we also got to experience public bratislava transit! it was fairly uneventful, with the hardest part figuring out where the bus stop to the airport was and navigating the ticket machine. we luckily had help from a nearby hotel, who gave us excellent instructions. the bus had an airplane icon along side the written destination, which obviously made it easier to confirm we were on the right bus. after this, it was the standard get to the airport, check-in, security stuff. then it was a farewell to bratislava and a hope that we meet again!

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take a trip tuesday: kenwood house

i recently saw the film ‘belle’, which is about the story of dido elizabeth belle, a woman born into slavery and later brought up as an aristocrat. i had also been wanting to visit kenwood house because i love me some 18th century living museums.

Lady Elizabeth Murray and Dido Belle once attributed to Johann Zoffany, 1779. Photograph: Courtesy of the Earl of Mansfield/Scone Palace Courtesy of the Earl of Mansfield/Scone Palace/PR

Lady Elizabeth Murray and Dido Belle once attributed to Johann Zoffany, 1779. Photograph: Courtesy of the Earl of Mansfield/Scone Palace Courtesy of the Earl of Mansfield/Scone Palace/PR

this film actually had nothing to do with my wanting to visit kenwood house but i was so glad to have watched it before my visit. the house hass been recently restored to reflect how it would have looked when it was bought and re-modelled by william murray, 1st earl of mansfield, the man who would become the guardian of dido belle.

kenwood house is located in the hamstead heath/highgate area of north west london. living in east london, going west is like being in a totally other city. it’s very apparent that london was earlier just a bunch of villages that eventually formed one big city. it’s probably also worth noting that north london is hillier than the south so you can get some nice views in this area.

]after a disastrous trek trying to find the always-closed-on-a-tuesday fenton house, i decided it was best to take the bus that dropped me off directly in front of the heritage site, rather than walk from highgate or archway station. and yes, i had used google maps and it failed me. plus, the bus takes a scenic route and i get to rest my feet. i’m done justifying myself now.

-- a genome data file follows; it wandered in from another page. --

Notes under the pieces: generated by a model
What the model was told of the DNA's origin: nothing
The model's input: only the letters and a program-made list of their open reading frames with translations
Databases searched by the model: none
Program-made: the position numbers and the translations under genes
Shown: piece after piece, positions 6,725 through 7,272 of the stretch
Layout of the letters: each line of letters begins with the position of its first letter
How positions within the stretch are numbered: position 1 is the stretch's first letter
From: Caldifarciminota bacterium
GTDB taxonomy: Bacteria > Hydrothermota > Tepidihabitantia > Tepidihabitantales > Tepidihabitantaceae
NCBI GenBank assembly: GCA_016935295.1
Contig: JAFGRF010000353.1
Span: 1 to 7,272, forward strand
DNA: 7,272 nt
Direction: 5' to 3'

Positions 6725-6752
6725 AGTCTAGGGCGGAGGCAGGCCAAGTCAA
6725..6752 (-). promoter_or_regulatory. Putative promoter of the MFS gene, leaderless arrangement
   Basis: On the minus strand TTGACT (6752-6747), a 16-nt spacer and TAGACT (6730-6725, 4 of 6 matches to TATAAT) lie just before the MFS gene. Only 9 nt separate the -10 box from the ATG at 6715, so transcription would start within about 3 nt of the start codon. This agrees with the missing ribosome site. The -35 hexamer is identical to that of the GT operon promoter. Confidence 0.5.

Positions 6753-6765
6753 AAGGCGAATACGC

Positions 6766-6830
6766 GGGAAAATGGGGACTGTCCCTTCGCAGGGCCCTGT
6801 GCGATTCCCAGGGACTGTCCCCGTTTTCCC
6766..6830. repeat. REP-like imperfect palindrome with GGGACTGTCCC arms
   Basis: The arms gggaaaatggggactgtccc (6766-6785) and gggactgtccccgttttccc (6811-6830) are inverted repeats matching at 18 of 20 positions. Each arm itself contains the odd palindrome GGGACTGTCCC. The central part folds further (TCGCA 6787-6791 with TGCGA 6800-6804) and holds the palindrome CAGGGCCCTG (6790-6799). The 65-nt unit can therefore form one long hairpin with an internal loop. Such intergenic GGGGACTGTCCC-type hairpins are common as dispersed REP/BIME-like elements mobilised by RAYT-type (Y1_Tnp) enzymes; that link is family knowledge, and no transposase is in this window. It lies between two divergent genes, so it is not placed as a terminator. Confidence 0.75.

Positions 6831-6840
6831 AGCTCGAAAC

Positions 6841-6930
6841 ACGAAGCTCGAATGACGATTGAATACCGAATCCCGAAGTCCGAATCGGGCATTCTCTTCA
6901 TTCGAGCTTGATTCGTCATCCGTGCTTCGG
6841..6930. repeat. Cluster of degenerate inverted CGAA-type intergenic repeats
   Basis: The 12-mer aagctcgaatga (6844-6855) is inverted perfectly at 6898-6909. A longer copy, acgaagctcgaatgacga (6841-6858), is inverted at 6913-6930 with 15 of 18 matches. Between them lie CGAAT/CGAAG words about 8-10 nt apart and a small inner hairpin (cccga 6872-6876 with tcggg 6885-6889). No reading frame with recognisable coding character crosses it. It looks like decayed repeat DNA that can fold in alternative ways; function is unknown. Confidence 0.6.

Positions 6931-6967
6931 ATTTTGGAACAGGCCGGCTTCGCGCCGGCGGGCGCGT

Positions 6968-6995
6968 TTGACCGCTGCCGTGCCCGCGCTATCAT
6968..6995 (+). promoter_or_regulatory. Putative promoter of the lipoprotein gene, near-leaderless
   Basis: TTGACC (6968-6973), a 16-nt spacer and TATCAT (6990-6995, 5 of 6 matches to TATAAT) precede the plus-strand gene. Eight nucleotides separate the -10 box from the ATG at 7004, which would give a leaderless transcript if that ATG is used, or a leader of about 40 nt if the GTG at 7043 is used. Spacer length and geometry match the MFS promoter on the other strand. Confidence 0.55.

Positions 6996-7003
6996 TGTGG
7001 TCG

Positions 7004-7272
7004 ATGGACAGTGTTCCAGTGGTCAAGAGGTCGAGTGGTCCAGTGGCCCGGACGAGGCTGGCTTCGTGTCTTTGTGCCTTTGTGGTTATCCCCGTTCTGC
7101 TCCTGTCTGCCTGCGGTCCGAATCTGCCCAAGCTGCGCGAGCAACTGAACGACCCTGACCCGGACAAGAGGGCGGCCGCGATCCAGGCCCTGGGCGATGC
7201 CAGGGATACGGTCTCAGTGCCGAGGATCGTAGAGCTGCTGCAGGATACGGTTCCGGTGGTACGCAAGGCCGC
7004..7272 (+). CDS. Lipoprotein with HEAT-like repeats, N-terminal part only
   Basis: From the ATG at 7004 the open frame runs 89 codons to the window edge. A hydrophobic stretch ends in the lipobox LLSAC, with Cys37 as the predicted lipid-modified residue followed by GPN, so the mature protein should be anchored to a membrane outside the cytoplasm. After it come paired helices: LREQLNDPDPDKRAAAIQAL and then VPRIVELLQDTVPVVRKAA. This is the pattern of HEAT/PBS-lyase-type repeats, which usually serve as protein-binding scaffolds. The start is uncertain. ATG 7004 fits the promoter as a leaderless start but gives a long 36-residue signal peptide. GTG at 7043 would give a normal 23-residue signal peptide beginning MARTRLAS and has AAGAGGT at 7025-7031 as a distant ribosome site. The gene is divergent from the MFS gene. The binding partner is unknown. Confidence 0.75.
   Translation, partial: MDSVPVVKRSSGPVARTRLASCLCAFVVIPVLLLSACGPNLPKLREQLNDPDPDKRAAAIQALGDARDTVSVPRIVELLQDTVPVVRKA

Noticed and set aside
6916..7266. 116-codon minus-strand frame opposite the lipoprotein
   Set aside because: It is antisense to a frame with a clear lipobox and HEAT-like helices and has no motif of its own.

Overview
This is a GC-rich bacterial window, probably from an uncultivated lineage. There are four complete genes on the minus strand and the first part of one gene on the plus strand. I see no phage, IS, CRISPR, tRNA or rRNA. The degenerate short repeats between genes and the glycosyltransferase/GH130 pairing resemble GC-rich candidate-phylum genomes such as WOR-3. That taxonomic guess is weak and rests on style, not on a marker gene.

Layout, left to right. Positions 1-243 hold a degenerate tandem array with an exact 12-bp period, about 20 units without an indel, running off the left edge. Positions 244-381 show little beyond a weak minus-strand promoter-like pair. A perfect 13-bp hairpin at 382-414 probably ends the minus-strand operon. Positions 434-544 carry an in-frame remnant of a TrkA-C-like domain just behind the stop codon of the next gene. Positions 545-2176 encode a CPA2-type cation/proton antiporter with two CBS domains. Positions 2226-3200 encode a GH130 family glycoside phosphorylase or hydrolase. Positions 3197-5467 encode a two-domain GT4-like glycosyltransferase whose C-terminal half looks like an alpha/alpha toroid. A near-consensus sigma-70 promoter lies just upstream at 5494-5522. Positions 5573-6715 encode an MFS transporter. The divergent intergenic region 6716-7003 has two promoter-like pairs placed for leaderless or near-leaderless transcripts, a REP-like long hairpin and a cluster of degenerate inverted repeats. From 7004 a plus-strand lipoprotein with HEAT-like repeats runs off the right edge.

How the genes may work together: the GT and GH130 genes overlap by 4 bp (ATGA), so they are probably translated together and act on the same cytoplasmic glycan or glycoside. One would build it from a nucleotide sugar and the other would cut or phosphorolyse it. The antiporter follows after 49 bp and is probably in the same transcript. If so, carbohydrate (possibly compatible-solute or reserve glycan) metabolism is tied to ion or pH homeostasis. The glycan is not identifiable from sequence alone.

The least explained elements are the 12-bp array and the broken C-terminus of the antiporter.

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on the day i went, kenwood house was drenched in fog, hiding the farscapes of london so you really felt as if you were out in the country somewhere. there are people in their hunter boots walking their dogs, a lovely pond with ducks, and no modern buildings in sight. it was a welcome break from the jam packed hectic swarm that london can be.

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more outside views of kenwood house. see the dog and the hunters?!

kenwood house is free and was absolutely worth the journey. although a modest size house when compared to palaces and other larger residencies, it boasts housing several turners, gainsboroughs, vermeers, and rembrandts. each room is staffed with a volunteer who is well-versed in the history of the house and the paintings it holds. however, if you’re not feeling particularly social, each room also contains small books about what you’re seeing.

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just some guy’s office. whatevs. (some guy being the earl)

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weirdly enough, one can imagine living here because it feels so warm and cozy.

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the library. i love the light in here and am supremely jealous of all the books it can hold. that’s the earl of mansfield there on the upper right, painted in 1777 by david martin

on the first sunday of every month they also open up the dairy houses that are also located not far from the house. there are no cows, however, but you can see how dairy products were stored and supplied to kenwood house. next door to the house is the brewhouse cafe, formerly the kitchen for the house. i didn’t indulge in any of the treats but looking at their prices, they’re quite reasonable and the beverages are cheaper than you’ll find at a pret or costa. i’m going to bet that it tastes better, too.

outside of brewhouse cafe.

outside of brewhouse cafe.

 

for more information and to see what events are held, visit their website:

www.english-heritage.org.uk/visit/places/kenwood

 

 

learning german: reading my first real german book

ugh. reading in german is harrrrrrrd.

i think i find it especially frustrating because i’m otherwise a voracious and speedy reader. reading has become much more work because i’m constantly having to look up words. it takes me 20 minutes to read just a few pages of text, only to have to go back and re-read it again once i’ve looked up the words. i’ve also upped the challenge from reading ‘german for beginners’ books to actual books in german. i…i…i just thought i was ready!